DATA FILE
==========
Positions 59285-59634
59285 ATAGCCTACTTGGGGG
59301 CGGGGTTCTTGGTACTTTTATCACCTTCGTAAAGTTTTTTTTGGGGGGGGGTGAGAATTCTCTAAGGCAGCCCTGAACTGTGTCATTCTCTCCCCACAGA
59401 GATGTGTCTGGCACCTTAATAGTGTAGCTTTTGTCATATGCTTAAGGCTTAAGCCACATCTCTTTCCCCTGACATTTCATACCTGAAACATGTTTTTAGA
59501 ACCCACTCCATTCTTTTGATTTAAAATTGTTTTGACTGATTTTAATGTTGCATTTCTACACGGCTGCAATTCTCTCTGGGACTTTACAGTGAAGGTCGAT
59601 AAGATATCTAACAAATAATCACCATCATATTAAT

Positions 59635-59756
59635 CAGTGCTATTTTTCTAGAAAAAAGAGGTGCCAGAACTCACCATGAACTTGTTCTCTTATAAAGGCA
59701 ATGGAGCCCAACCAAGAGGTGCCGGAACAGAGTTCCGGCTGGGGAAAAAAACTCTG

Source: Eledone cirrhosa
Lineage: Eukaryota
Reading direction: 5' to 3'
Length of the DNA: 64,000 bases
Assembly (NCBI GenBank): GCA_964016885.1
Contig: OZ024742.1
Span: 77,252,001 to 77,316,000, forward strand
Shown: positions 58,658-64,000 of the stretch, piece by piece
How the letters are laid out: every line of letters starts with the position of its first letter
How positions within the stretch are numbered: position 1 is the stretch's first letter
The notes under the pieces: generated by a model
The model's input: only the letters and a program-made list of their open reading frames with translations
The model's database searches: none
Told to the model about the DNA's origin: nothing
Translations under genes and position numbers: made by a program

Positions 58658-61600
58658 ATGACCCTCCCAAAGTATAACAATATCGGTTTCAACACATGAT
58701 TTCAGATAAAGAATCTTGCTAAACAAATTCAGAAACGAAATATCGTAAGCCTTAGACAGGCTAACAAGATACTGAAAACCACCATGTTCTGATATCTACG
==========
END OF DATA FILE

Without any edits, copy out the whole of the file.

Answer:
Positions 59285-59634
59285 ATAGCCTACTTGGGGG
59301 CGGGGTTCTTGGTACTTTTATCACCTTCGTAAAGTTTTTTTTGGGGGGGGGTGAGAATTCTCTAAGGCAGCCCTGAACTGTGTCATTCTCTCCCCACAGA
59401 GATGTGTCTGGCACCTTAATAGTGTAGCTTTTGTCATATGCTTAAGGCTTAAGCCACATCTCTTTCCCCTGACATTTCATACCTGAAACATGTTTTTAGA
59501 ACCCACTCCATTCTTTTGATTTAAAATTGTTTTGACTGATTTTAATGTTGCATTTCTACACGGCTGCAATTCTCTCTGGGACTTTACAGTGAAGGTCGAT
59601 AAGATATCTAACAAATAATCACCATCATATTAAT

Positions 59635-59756
59635 CAGTGCTATTTTTCTAGAAAAAAGAGGTGCCAGAACTCACCATGAACTTGTTCTCTTATAAAGGCA
59701 ATGGAGCCCAACCAAGAGGTGCCGGAACAGAGTTCCGGCTGGGGAAAAAAACTCTG

Source: Eledone cirrhosa
Lineage: Eukaryota
Reading direction: 5' to 3'
Length of the DNA: 64,000 bases
Assembly (NCBI GenBank): GCA_964016885.1
Contig: OZ024742.1
Span: 77,252,001 to 77,316,000, forward strand
Shown: positions 58,658-64,000 of the stretch, piece by piece
How the letters are laid out: every line of letters starts with the position of its first letter
How positions within the stretch are numbered: position 1 is the stretch's first letter
The notes under the pieces: generated by a model
The model's input: only the letters and a program-made list of their open reading frames with translations
The model's database searches: none
Told to the model about the DNA's origin: nothing
Translations under genes and position numbers: made by a program

Positions 58658-61600
58658 ATGACCCTCCCAAAGTATAACAATATCGGTTTCAACACATGAT
58701 TTCAGATAAAGAATCTTGCTAAACAAATTCAGAAACGAAATATCGTAAGCCTTAGACAGGCTAACAAGATACTGAAAACCACCATGTTCTGATATCTACG